I'm Being Published, Now « Stuff Important to Me »

Sort of. But not for cash, or any other remuneration, alas!

I left comments on IMDB regarding a few Chinese movies. I feel a little like Navin Johnson looking at his name in the phonebook and saying "I'm somebody now!", but what the heck:

I pan Butterfly Sword. Mediocre film that could easily have been much better.

I pan East is Red. Horrible movie.

I guardedly recommend Iceman Cometh. If you like this sort of thing, you'll really like this one. I do like this sort of thing (fist/leg-oriented martial arts, restrained use of wires, positive addition of both humor and serious elements plot elements).

I also strongly recommend So Close. A good James Bond-ish techno action flick with three quite-attractive women. Order it from as soon as you can work it into your cue (no idea if it is available through Netflix)

I did overly limit myself by trying not to include spoilers. For instance, there is an elevator scene in So Close when Karen Mok nabs some bad guys that needs to be seen to be believed. The final scene of that fight is destined to be an oft-imitated or referenced classic, in my opinion.

Show Comments »

Posted by Nathan at 05:52 PM | Comments (3)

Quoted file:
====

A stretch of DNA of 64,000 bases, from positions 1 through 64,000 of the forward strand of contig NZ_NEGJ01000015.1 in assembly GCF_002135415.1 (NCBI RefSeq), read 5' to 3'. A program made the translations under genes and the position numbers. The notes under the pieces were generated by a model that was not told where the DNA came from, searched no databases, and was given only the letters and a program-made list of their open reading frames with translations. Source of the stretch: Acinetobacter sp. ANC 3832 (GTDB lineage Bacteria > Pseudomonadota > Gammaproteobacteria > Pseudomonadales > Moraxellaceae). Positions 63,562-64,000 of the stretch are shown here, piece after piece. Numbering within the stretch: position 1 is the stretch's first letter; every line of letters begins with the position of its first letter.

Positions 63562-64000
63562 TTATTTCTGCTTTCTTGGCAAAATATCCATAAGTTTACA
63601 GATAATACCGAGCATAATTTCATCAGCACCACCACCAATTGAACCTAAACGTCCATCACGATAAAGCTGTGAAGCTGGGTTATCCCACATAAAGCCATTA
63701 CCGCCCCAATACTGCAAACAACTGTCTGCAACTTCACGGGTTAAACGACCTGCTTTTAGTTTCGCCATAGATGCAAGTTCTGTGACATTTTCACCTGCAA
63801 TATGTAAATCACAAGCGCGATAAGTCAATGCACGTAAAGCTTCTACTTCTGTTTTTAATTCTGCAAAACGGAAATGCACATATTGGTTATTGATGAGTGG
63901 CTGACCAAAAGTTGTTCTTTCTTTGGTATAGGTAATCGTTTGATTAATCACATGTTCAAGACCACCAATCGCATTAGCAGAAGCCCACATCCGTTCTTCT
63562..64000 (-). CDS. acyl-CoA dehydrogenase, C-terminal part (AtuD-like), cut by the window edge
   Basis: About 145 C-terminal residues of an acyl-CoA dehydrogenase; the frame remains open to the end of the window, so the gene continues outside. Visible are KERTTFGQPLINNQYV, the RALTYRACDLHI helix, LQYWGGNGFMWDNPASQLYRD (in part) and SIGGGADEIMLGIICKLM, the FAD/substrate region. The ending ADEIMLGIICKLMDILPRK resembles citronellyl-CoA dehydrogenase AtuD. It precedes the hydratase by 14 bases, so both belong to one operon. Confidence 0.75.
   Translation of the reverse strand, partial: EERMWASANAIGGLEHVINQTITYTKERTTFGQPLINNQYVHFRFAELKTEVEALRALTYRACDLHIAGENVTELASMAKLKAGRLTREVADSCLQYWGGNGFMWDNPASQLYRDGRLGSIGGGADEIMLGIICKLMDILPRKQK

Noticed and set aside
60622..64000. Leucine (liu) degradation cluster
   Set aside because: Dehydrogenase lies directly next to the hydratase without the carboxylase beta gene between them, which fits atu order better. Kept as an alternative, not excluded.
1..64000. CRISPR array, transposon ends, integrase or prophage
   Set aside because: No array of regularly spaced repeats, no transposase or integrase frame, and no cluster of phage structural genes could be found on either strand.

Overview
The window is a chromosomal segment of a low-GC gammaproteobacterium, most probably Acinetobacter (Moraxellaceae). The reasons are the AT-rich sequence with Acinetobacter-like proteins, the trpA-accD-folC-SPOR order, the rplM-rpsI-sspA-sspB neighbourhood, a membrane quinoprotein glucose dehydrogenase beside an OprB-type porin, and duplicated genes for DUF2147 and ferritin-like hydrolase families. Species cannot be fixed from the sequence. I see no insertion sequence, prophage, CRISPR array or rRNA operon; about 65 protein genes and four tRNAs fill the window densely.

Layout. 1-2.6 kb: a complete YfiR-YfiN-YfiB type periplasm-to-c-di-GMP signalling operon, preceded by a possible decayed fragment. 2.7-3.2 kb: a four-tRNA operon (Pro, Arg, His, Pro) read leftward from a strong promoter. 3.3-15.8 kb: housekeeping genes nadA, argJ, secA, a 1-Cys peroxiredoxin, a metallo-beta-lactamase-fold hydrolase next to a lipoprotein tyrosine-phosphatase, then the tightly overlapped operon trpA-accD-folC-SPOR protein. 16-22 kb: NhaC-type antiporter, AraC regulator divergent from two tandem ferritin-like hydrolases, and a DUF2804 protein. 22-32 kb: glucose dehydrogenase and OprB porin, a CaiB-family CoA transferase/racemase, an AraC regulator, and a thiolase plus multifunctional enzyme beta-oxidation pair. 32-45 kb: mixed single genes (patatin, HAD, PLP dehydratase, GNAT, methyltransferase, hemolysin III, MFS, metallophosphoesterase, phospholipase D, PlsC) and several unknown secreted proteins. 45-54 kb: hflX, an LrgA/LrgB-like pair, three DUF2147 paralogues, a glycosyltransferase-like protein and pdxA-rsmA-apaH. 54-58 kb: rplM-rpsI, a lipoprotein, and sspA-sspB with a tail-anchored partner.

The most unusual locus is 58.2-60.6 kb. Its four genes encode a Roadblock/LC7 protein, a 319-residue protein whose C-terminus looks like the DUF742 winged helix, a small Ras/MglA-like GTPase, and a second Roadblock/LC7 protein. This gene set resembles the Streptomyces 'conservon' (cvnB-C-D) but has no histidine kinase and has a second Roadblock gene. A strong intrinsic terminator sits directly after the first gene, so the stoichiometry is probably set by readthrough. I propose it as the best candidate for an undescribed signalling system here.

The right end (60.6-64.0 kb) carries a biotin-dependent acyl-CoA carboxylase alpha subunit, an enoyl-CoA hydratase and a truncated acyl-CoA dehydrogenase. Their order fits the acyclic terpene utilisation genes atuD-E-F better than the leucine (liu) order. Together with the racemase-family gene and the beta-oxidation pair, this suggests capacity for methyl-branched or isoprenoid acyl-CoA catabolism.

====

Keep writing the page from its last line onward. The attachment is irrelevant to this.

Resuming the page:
Nothing I Can Add « Link O' Admiration »
Got it? If it's a violation of privacy, then the unborn child is "medical records." If the woman has other wishes or personal beliefs, then it's a person. But in any case, neither Planned Parenthood nor Dr. Hern has ever considered giving women an opportunity to mourn—not just see a social worker, but really mourn—for their dead child. Because that, of course, would imply that the thing that was scraped out of their womb was really a child—when we all know it's really just a child-shaped political football that can be humanized or dehumanized at a woman's whim.

Go read.

Show Comments »

Posted by Nathan at 02:33 PM | Comments (5)
Democracy = Liberty? Not Necessarily (Updated) « Politics As Usual »

Thesis paragraph:
Liberty means choices. One choice is who to vote for...but hardly the most important. The one absolutely necessary component of liberty is a consistent legal framework that allows people to make decisions with a high degree of confidence about future repercussions.

People must be able to know that if they do Action A, Consequence B will or will not result in nearly every case.

People in the US choose to break the speed limit all the time because they make a value judgment based the fact that 99.9% of the time there is no penalty, and even when there is, it isn't that bad.

People in the US choose to express their political opinions because the worst penalty that can ever be assessed for merely expressing an opinion is having someone disagree with them, perhaps vehemently. Sure, someone beating them up is a possibility, but that also breaks rules regarding assault that the speaker can then use to exact retribution.